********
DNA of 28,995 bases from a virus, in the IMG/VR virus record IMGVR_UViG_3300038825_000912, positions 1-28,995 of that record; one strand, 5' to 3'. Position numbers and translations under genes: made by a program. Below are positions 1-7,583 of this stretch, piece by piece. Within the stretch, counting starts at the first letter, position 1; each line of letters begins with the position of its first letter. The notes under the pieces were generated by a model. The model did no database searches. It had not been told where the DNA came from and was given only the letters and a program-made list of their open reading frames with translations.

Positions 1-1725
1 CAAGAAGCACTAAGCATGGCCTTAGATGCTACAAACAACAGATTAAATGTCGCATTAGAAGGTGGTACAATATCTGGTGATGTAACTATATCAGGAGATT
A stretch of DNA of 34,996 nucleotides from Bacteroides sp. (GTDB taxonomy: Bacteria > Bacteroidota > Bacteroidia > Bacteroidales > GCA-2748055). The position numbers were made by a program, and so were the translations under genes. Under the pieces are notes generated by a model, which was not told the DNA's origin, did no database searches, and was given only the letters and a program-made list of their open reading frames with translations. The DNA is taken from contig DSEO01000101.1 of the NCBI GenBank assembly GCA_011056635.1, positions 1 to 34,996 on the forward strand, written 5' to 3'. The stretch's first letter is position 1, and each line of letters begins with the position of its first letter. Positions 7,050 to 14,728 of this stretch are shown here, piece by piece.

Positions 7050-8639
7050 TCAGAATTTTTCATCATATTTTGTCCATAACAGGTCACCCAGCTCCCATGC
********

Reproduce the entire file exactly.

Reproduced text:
DNA of 28,995 bases from a virus, in the IMG/VR virus record IMGVR_UViG_3300038825_000912, positions 1-28,995 of that record; one strand, 5' to 3'. Position numbers and translations under genes: made by a program. Below are positions 1-7,583 of this stretch, piece by piece. Within the stretch, counting starts at the first letter, position 1; each line of letters begins with the position of its first letter. The notes under the pieces were generated by a model. The model did no database searches. It had not been told where the DNA came from and was given only the letters and a program-made list of their open reading frames with translations.

Positions 1-1725
1 CAAGAAGCACTAAGCATGGCCTTAGATGCTACAAACAACAGATTAAATGTCGCATTAGAAGGTGGTACAATATCTGGTGATGTAACTATATCAGGAGATT
A stretch of DNA of 34,996 nucleotides from Bacteroides sp. (GTDB taxonomy: Bacteria > Bacteroidota > Bacteroidia > Bacteroidales > GCA-2748055). The position numbers were made by a program, and so were the translations under genes. Under the pieces are notes generated by a model, which was not told the DNA's origin, did no database searches, and was given only the letters and a program-made list of their open reading frames with translations. The DNA is taken from contig DSEO01000101.1 of the NCBI GenBank assembly GCA_011056635.1, positions 1 to 34,996 on the forward strand, written 5' to 3'. The stretch's first letter is position 1, and each line of letters begins with the position of its first letter. Positions 7,050 to 14,728 of this stretch are shown here, piece by piece.

Positions 7050-8639
7050 TCAGAATTTTTCATCATATTTTGTCCATAACAGGTCACCCAGCTCCCATGC